Policy tips are informative messages displayed to the end users in owa, outlook and owa for devices before they tend to send any offending content in any organization.

They function similar to MailTips where an informational message is given to the user while he/she tries to add any attachment like pdf file which an organization restricts to send through email to external users. By using this users will come to know that this kind of email is not allowed to send and they can abide the rules.


Policy Tips works along with DLP. An associated DLP policy also should be created for the same.

To create Custom DLP Policy

Open EAC – Click Compliance management – Select Data Loss Protection – Select New Custom DLP Policy




Now give it a name and specify the description.

Select the state to be enabled and choose option Test DLP policy with Policy Tips and click save.




Now Click on the DLP policy created and click edit

Select Rules – You can create a new rule.

im selecting option notify sender when sensitive information is sent outside organization rule in my case.You can create a new rule or an existing one which matches your criteria and click save.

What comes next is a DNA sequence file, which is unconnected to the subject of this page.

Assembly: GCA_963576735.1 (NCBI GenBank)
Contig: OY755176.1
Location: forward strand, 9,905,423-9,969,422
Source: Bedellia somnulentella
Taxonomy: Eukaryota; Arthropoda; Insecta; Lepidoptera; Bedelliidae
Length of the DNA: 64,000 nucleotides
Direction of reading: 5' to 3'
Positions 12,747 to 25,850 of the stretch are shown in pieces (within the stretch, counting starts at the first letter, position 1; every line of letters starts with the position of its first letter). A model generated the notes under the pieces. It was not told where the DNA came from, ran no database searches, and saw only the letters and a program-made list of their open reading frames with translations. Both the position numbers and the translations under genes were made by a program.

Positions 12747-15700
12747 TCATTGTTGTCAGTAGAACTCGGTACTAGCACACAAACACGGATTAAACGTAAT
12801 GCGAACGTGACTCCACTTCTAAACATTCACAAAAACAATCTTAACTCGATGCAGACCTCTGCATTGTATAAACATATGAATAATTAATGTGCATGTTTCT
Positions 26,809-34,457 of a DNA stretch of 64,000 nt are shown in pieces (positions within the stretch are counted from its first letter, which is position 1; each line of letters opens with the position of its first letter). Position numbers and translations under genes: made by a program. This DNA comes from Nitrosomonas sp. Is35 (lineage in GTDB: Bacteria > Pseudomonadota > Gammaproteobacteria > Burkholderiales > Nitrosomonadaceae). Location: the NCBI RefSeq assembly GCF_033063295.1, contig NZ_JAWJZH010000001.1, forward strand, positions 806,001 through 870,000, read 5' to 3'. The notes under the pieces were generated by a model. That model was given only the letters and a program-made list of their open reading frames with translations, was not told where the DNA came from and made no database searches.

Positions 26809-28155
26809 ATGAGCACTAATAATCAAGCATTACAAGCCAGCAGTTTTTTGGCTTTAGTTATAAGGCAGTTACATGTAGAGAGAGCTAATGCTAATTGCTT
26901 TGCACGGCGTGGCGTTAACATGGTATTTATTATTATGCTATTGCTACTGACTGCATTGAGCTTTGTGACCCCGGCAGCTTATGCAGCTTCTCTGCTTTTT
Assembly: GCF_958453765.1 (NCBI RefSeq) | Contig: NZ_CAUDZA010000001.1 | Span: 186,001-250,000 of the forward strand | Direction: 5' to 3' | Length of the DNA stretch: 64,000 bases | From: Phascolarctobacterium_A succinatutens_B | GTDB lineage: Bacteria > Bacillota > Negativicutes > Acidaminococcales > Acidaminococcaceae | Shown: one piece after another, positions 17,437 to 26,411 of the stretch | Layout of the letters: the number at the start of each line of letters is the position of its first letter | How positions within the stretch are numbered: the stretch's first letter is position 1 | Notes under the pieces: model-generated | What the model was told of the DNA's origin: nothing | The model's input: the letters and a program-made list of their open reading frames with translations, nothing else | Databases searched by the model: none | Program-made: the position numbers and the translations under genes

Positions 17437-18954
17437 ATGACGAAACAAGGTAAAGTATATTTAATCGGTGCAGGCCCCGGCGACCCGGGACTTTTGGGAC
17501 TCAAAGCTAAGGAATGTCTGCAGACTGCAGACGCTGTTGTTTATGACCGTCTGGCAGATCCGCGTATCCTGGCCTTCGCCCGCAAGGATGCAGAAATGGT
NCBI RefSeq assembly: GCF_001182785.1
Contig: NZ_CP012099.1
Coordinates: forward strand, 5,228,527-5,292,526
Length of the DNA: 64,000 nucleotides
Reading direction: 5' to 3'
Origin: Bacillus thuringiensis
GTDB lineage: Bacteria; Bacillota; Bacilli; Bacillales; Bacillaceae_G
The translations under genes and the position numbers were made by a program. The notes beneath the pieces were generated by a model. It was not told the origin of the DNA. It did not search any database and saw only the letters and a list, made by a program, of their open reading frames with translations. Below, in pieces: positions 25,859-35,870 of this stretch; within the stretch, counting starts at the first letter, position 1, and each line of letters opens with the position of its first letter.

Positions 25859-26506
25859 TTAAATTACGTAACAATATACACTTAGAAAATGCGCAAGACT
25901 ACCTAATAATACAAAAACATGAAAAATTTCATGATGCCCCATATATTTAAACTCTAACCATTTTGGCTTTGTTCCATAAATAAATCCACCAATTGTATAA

To edit Policy Tips

In-order to do that  click edit on the custom created DLP policy and select Manage policy tips



Click on the option notify the sender option .




Select the locale language

And specify the text message  that needs to be displayed to the end user when he/she tries to send an email which matches our Transport rule, DLP and policy tips.




Below is the example of the policy tip notification.



Note : If you are using policy tip for SSN, Passport Numbers , Credit Card numbers with already existing DLP templates then policy tips will be triggered only  for valid passport numbers,credit card numbers and SSN numbers.

Sathish Veerapandian